Anxiety

What are Anxiety Disorders?

Anxiety disorders are characterized by worry, physical sensations such as a racing heart, sweaty
palms, and shortness of breath, and efforts to avoid people or situations that might increase feelings
of anxiety. Anxiety can take many forms, and people with anxiety may have a combination of different symptoms.
 

Generalized Anxiety Disorder

People with generalized anxiety disorder (GAD) often expect the worst, even when there is no apparent reason for concern. Their worry isn’t limited to a specific fear or concern. Instead, they often feel they worry about “everything.” They find that their worry is hard to control and it occurs on more days than not, for at least six months.
 

Common symptoms of general anxiety disorder include:

  • Excessive, uncontrollable, pervasive worry
  • Feeling keyed up or on edge
  • Difficulty concentrating
  • Being easily startled
  • Trouble falling asleep or staying asleep, causing chronic fatigue
 

Panic Disorder

Panic disorder involves episodes of intense anxiety that may seem to come out of the blue. During a panic attack, your heart may pound and you may experience shortness of breath, dizziness, nausea, and flushing. Symptoms develop abruptly and reach a peak within 10 minutes.
 

Post-Traumatic Stress Disorder

After people experience an extremely stressful, life-threatening event, they often experience disturbing symptoms. For many people, these symptoms will decrease over time, but for some they will not. Post-traumatic stress disorder (PTSD) may be diagnosed if these symptoms last for more than a month and continue to interfere with a person’s life.
 
Symptoms of PTSD can include:
  • Flashbacks or reliving the traumatic event for minutes or even days at a time
  • Difficulty concentrating and irritability
  • Upsetting dreams about the traumatic event
  • Trying to avoid thinking or talking about the traumatic event
  • Feeling emotionally numb and distant from other people
  • Being easily startled
 

Social Anxiety

People with social anxiety have persistent fear related to social or performance situations. If you have social anxiety, you may dread social situations or try to avoid them altogether. Social anxiety can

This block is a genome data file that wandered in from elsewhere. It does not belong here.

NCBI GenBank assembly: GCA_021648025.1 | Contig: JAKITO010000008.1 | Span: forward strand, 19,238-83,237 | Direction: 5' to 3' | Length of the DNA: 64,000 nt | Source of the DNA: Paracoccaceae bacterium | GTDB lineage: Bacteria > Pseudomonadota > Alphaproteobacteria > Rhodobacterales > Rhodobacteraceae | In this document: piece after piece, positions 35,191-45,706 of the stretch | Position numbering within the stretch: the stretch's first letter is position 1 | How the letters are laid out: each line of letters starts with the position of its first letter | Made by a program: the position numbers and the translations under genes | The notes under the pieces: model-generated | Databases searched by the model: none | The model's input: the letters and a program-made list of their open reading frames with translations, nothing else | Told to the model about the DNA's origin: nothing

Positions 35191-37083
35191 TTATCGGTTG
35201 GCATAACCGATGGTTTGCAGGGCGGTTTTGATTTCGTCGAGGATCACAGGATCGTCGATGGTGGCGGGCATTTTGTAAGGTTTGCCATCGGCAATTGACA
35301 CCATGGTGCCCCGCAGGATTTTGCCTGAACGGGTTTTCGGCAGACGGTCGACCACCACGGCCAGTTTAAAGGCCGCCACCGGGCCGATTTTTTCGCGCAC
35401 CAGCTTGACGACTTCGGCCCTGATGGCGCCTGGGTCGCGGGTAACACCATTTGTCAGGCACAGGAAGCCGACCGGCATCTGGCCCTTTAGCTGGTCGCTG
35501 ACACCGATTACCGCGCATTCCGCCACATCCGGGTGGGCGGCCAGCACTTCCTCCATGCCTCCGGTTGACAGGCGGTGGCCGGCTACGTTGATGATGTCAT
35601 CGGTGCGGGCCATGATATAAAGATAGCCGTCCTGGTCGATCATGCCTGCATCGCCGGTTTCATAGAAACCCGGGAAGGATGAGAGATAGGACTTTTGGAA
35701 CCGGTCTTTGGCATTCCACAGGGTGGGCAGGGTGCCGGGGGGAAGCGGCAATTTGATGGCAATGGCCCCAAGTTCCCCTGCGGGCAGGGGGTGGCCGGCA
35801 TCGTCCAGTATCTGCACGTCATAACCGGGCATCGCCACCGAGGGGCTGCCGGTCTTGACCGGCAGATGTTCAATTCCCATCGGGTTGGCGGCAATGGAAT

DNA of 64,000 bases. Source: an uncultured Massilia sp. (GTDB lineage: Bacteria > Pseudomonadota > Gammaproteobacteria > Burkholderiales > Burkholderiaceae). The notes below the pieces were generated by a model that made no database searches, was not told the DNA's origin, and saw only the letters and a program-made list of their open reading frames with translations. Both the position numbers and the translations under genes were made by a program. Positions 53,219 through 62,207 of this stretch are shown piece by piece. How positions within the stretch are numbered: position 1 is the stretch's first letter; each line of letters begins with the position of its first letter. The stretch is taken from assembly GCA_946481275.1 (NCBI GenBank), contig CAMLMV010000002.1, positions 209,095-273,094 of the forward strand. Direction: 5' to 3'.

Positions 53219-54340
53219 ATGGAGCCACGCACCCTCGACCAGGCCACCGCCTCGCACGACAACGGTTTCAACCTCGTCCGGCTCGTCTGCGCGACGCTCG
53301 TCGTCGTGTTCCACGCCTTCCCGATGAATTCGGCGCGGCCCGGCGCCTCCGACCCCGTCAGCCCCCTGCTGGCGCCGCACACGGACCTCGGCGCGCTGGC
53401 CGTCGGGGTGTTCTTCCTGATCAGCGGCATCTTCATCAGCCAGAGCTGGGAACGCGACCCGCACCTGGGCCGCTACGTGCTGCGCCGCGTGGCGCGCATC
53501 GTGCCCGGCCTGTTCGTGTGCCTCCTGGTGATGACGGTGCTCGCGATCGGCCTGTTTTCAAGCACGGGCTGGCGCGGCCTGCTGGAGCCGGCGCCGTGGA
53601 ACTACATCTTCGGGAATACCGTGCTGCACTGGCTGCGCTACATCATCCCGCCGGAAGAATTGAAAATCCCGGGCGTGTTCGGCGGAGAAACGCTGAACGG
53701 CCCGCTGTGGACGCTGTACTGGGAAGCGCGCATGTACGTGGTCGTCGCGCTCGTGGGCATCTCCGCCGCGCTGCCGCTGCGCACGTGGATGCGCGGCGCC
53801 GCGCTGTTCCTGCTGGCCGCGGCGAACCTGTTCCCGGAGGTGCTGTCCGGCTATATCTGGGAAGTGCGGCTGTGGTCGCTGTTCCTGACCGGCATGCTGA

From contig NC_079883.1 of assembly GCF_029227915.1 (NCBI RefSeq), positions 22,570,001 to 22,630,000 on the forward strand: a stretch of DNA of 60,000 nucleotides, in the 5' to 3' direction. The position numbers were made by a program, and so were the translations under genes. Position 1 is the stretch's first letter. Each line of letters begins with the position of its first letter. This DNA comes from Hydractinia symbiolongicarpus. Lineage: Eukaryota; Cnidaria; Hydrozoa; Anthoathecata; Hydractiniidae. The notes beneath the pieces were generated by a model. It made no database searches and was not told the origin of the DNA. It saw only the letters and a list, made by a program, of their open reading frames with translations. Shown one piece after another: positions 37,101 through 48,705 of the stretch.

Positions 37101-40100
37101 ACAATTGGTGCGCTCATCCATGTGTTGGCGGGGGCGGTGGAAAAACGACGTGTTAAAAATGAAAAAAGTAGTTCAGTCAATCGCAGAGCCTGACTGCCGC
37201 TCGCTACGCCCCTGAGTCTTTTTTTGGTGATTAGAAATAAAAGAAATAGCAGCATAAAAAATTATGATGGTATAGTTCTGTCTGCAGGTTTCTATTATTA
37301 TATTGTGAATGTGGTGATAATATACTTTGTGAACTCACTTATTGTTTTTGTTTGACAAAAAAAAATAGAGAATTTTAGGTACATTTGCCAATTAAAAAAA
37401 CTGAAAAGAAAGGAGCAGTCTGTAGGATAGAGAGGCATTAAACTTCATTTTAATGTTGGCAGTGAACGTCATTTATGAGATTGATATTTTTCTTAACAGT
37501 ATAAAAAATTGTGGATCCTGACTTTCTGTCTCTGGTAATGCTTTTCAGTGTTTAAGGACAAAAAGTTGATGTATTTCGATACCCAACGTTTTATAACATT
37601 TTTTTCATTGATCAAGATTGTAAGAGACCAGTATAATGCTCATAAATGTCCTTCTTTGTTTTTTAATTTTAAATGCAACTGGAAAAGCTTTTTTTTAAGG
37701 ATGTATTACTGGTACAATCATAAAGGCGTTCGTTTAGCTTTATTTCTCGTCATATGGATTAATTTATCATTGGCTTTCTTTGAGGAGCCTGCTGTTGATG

disrupt your daily routine, work, school, or other activities.
 
Physical symptoms of social anxiety include:
  • Profuse sweating
  • Trembling or shaking
  • Nausea
  • Racing heart or palpitations
  • Cold, clammy hands
 

Specific Phobias

Phobias are anxieties related to specific situations. Examples of phobias are a fear of enclosed spaces (claustrophobia), a fear of heights (acrophobia), or a fear of flying (pterygophobia).
 
Symptoms of a specific phobia can include:
  • Persistent, irrational fear of a specific object, activity or situation, and an immediate response of uncontrollable anxiety when exposed to the object of fear
  • Sweating, rapid heartbeat, and difficulty breathing when facing the object of the phobia
  • An altered ability to function at normal tasks as a result of the fear
 

Treatment Options

 
Physical Examination
Treatment for anxiety should include a physical evaluation from your primary care physician. The exam can determine if there are physical causes for the anxiety. Medical issues that can cause symptoms of anxiety include an ulcer, asthma, or an overactive thyroid, as well as the overuse of caffeine, diet pills, or decongestants.
 
Cognitive Behavioral Therapy
Cognitive behavioral therapy (CBT) is one of several types of therapy used for anxiety. It focuses on helping a person learn new ways of responding, both mentally and behaviorally, to stressful events and situations. CBT is a time-limited, problem-focused treatment.
 
One technique used by CBT therapists to treat anxiety is exposure therapy. In this type of treatment, the individual is gradually exposed to his or her feared object or situation in a controlled environment. This approach is considered one of the most effective treatments of specific phobias and has also been successfully adapted to treat social anxiety disorder and panic disorder.
 
CBT or other talk therapies can be offered one-to-one with an individual therapist or in a group setting with other people who are experiencing similar symptoms.
 
Medication
Medication combined with therapy is a common and effective treatment approach for the treatment of anxiety. Medication must be prescribed by a physician or a nurse practitioner.
 


Helpful Resources

 
National Institute of Mental Health
1-866-615-6464 | nimh.nih.gov
This organization provides information about the symptoms, diagnosis, and treatment of mental health issues. Brochures, information sheets, and other educational information are available.
 
Anxiety and Depression Association of America
1-240-485-1001 | adaa.org
This national organization works with clinicians, researchers, and consumers. It offers information, a newsletter, handbooks and DVDs, and self-tests.
 
National Mental Health Information Center
1-800-789-2647 | samhsa.gov
A part of the U.S. Department of Health and Human Services, the center’s Web site offers information and publications on a range of mental health issues, including a call center and a crisis line.
 
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